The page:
There is a high number of video management systems (VMS) and access control vendors that simply do not offer failover capabilities. By deploying these products on a hyperconverged infrastructure, you immediately provide fault tolerance for the server and all underlying software running on that server.

In essence, hyperconvergence allows you to apply high availability to platforms that do not currently offer it today. All of these attributes make a compelling argument for both hyperconvergence and virtualization, but even the best technologies built on complexity are destined to fail. It is imperative that simplicity be engineered at the very core of any hyperconvergence solution for it to success in the physical security market.

Hyperconvergence and Virtualization without the Complexity:
Until this year, my views of virtualization and hyperconvergence fell in line with the traditional I.T. approach. VMWare, Hyper-V, and KVM dominated the industry, but all had levels of complexity that were better suited to the I.T. market then our physical security-oriented environments.

Sure, there were plenty of surveillance and physical security applications that were leveraging this technology, but they were always backed by an army of IT professionals to support it. Around July of last year, BCDVideo began a joint venture with Scale Computing to deliver a simplified hyperconverged solution that was not only attainable by all but engineered to support the needs of the physical security market.

Scale Computing takes a very unique approach to both virtualization and hyperconvergence.

Simplicity and automation are the very pillars that the Scale Computing solution is built on. Leveraging the KVM hypervisor, Scale Computing has taken the complicated world for virtualization and Hyperconvergence and made it simple.

Incredibly simple that integrators can often deploy their first virtualized and hyperconverged solutions within minutes of being introduced to the product.

At ISC West 2019, BCDVideo announced their hyperconverged solution (HCI-VS) based on Scale Computing which is Genetec self-certified at 2200 Mbps and 12 VMs. Throughout the show, I watched people who had never worked with either hyperconvergence or virtualization, deploy their first high-availability, virtualized environments within minutes.

The strength of BCDVideo’s HCI-VS solution is that it does not require months —or years— of training. In fact, I’m confident I can take any technician and within an hour they could be deploying hyperconverged solutions with little training.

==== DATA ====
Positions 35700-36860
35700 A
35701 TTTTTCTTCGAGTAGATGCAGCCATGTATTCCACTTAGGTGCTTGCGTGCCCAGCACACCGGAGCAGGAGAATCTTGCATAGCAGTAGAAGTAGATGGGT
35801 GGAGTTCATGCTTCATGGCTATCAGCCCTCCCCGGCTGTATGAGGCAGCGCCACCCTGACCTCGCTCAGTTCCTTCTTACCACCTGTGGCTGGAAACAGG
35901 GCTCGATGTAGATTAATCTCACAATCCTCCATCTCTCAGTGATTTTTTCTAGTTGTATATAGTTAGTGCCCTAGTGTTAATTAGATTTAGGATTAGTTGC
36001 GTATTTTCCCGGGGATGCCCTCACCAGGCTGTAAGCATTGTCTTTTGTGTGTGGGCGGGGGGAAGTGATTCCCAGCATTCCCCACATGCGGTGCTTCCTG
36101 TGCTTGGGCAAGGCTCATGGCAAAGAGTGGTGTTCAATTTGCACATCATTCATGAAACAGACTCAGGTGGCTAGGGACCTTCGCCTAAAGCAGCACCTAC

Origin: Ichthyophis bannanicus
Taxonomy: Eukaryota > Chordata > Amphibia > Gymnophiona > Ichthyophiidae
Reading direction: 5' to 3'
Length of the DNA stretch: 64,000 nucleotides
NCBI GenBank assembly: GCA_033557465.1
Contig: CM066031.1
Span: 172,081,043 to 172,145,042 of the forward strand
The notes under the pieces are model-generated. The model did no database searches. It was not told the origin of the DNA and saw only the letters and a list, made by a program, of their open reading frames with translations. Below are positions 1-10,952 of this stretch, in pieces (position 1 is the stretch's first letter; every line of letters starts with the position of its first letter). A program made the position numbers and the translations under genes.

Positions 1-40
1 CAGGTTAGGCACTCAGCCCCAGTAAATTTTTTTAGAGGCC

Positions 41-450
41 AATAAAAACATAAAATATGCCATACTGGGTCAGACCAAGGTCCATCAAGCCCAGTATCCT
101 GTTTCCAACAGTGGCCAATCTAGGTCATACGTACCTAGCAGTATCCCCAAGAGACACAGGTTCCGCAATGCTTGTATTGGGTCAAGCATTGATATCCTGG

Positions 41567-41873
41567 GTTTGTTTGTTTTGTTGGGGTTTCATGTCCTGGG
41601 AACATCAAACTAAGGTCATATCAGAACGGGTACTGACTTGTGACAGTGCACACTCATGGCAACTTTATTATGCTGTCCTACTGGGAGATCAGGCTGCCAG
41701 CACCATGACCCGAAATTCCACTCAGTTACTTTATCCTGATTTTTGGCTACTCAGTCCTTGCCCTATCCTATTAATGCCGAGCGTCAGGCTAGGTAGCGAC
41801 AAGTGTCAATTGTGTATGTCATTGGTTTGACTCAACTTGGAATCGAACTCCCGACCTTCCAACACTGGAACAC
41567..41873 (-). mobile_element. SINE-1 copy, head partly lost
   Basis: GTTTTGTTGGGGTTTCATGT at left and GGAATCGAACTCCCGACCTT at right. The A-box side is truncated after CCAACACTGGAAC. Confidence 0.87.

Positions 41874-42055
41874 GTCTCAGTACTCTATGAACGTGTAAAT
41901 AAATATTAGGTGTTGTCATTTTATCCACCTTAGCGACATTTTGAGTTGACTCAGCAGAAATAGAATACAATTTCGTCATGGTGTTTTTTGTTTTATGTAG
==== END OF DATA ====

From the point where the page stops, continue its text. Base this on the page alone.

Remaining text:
Hyperconvergence and virtualization will have a big impact on the physical security market in the coming years. Simply put, there is too much upside for the technology to be ignored within our market.

The benefit of BCDVideo’s HCI-VS to the user starts with lower cost of ownership and ends with a simplistic approach to state-of-the-art technology, built exclusively for the security industry. BCDVideo, the leader in purpose-build access control, surveillance recording, and networking infrastructure, delivers accountability, scalability, reliability, and affordability to the hyperconverged marketplace.

Why This Matters and Why This Is A Game Changer
The security industry has its share of traditional hyperconverged solution providers. All are very formidable system but come at an expense beyond the initial cost of the hardware; personal trained on vSAN, VDI, and/or VxRail expertise, for instance. Whether an on-staff employee or an outsourced contractor, its been a deterrent to security integrators embracing a hyperconverged platform. Merely for the lack of control of the solution.

This was the BCDVideo mindset when they first approached Scale Computing. How can they bring their “easy button” to Hyperconvergence? How can they deliver scale compute and bandwidth in a single cluster in a way that no one has done before? BCDVideo has accomplished both. The security industry now has a much more resilient, reliable, and revolutionary HCI solution at a significantly lower cost that delivers the peace of mind that the security integrator can pass on to their customer.

While all integrators in the physical security market will need to embrace the technology, it does not need to be a technology shrouded in confusion, complexity, and endless training. Sometimes the simplest things can have the biggest impact on our market, HCI-VS by BCDVideo and Scale Computing is no exception. Unleash your path to success by leveraging next-generation technology based on simplicity as opposed to complexity. By empowering the integrator to better service their customer, everyone wins.

About The Author
With more than 16-years of experience in the field, Darren Giacomini manages BCDVideo’s advanced technology portfolio, which includes hyperconverged infrastructure. Giacomini specializes in designing and implementing high availability infrastructures to support real-time video surveillance applications for BCDVideo’s integrator customers. He is a monthly contributor to SecurityWorld, sharing insights and knowledge on physical security networks and what it takes to deliver the most capable video surveillance network infrastructure.